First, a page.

If television didn’t exist, would the world be just a little better? The influences of television shapes our view of gender roles and creates stereotypes on race. In particular, Asians/Asian Americans, African Americans, and Whites are portrayed in very distinct ways according to their gender and race. All forms of media “reflects how our society understands itself and also what it deems worthy of knowing.”
If “Americas ‘racialized notions of gender’ in television” is allowed to continue, it will create a never ending cycle of false representation and hate. All races are portrayed in stereotypical ways; however, the focus will be on the most common ways some genders and races are stereotypically shown in the television.
Asian Portrayal in Television
When compared with other races, Asians and Asian Americans are “Presented as overachieving and inferior.” This stereotype leads to the notion that Asians can steal away “American jobs, money, and status.” Because of this, there are few variety of Asians on television and in film.
Asian characters are often played by the same type of actor or actress. This limits the characteristics of other Asians, and it basically says that this is what the acceptable Asian should look like. As a race, Asians are not portrayed in their various traditional roles, but they are also not portrayed realistically in their gender roles.
Asian women are often represented as being overt with their appearances in a sexualized way. To viewers, but specifically the White male audience, the Asian female body is seen as an “object of desire to be possessed.” This is sickening, and it puts them at risk of “racial and gender stereotypes.”
Specifically speaking, during the Philippine, Korean and Vietnamese wars, as well as Japan and China in WWII, a large number of Asian women were prostitutes; they would “take care” of the American soldiers. These actions played out in the media through movies, which led to the stereotype that all Asian women were overly sexualized characters and objects.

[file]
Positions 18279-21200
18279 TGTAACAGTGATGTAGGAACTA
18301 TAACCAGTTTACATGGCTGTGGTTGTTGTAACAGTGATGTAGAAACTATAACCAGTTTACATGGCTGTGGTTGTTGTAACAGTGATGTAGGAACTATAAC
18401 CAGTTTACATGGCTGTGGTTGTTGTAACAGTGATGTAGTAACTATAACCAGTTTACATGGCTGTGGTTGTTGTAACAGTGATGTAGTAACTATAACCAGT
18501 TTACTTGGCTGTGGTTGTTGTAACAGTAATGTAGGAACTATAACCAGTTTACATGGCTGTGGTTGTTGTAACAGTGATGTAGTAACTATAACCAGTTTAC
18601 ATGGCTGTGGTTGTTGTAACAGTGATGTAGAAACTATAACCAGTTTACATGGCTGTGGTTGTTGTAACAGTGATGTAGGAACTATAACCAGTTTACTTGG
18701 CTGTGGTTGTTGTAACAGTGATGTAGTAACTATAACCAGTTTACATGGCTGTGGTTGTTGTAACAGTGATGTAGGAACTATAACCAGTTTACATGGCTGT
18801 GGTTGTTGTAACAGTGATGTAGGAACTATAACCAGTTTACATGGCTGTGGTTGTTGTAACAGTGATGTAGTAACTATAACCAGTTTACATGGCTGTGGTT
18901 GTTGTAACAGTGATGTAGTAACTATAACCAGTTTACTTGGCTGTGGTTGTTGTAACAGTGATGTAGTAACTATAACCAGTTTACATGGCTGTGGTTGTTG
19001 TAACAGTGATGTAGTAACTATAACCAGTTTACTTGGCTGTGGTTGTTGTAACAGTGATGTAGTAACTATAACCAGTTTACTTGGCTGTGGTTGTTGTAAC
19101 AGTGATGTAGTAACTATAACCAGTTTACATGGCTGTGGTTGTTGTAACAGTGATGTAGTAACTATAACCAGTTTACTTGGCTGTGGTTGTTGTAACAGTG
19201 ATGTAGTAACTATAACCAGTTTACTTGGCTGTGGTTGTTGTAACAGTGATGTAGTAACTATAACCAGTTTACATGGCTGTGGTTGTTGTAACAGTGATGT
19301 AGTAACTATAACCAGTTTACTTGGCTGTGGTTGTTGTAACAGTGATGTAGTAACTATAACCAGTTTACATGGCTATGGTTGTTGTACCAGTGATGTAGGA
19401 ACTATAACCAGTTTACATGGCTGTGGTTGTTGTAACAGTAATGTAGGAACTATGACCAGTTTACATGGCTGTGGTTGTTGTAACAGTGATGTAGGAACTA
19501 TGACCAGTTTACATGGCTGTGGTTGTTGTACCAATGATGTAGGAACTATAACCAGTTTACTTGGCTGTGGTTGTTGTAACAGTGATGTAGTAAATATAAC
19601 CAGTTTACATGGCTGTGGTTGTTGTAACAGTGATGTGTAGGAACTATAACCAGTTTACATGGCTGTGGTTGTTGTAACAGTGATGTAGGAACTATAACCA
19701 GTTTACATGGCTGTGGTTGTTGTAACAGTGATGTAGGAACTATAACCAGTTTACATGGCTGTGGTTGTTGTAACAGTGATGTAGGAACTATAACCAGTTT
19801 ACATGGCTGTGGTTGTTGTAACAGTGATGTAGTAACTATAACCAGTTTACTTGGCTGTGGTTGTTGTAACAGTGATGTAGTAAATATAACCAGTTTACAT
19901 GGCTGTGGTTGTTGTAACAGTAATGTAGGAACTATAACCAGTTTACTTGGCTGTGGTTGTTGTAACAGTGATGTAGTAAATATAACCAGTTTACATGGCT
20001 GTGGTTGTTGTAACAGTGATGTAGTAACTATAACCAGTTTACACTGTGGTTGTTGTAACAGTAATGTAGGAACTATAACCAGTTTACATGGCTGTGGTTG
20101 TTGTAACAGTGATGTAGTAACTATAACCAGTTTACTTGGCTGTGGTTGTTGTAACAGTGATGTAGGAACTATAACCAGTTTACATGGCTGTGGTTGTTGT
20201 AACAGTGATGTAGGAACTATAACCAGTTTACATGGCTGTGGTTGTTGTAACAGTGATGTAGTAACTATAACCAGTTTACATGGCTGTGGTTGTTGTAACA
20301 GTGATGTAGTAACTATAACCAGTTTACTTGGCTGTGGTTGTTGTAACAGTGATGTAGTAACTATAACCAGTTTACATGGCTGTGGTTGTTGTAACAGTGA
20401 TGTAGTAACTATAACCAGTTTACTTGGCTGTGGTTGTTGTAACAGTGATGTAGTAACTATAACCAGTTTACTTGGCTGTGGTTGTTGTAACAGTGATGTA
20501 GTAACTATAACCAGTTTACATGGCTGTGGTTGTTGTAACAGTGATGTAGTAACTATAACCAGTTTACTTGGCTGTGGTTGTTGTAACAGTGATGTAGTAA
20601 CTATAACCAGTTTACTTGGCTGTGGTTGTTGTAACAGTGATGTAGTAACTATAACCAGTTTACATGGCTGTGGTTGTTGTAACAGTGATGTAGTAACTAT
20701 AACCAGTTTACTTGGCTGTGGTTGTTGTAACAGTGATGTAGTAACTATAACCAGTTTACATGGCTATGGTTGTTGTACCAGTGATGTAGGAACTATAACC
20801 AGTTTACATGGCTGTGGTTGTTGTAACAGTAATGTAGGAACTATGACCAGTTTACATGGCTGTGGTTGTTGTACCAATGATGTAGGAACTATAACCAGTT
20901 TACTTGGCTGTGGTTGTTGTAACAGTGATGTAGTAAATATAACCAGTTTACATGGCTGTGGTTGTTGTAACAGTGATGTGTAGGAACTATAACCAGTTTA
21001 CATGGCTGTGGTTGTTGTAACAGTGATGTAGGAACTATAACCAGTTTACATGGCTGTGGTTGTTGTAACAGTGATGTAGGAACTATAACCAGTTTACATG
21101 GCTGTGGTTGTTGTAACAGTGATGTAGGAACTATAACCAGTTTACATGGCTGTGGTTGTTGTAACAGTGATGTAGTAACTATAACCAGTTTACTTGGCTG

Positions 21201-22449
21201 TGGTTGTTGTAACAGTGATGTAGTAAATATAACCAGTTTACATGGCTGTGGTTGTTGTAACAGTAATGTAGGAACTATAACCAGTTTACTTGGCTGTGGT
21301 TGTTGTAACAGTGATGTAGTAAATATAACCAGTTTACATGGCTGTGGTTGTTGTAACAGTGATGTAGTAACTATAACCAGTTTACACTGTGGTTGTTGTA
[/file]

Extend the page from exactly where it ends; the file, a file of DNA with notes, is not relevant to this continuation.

Asian men were no exception from this misrepresentation. Asian men mostly received roles such as cooks, nerds, or kung-Fu masters. These roles limited the possibility that Asian men could be office workers, lawyers, and even doctors, and viewers began to develop their own ideas of what Asian men were like.
There were even times when White men would dress up and put make up on to depict how Asian men looked. Not only does this change the actual characteristics of Asian men, it also says that Asian men are inferior to white men. Why are there so many Asian women with White men? Think about it.
Cheng, J., Hsieh, C., Lu, S., & Talgo, S. Asian Americans in the Media: Asian American Men. (n.d.). Retrieved April 15, 2015, from http://sitemaker.umich.edu/psy457_tizzle/asian_american_men
Cheng, J., Hsieh, C., Lu, S., & Talgo, S. Asian Americans in the Media: Sexploitation of the Asian American Female Body. (n.d.). Retrieved April 15, 2015, from http://sitemaker.umich.edu/psy457_tizzle/asian_american_women
Thakore, B. K. (2013). Just like everyone else? locating south asians in 21st century american popular media (Order No. 3566573). Available from ProQuest Dissertations & Theses Full Text; ProQuest Dissertations & Theses Global. (1416425214). Retrieved from http://search.proquest.com/docview/1416425214?accountid=14407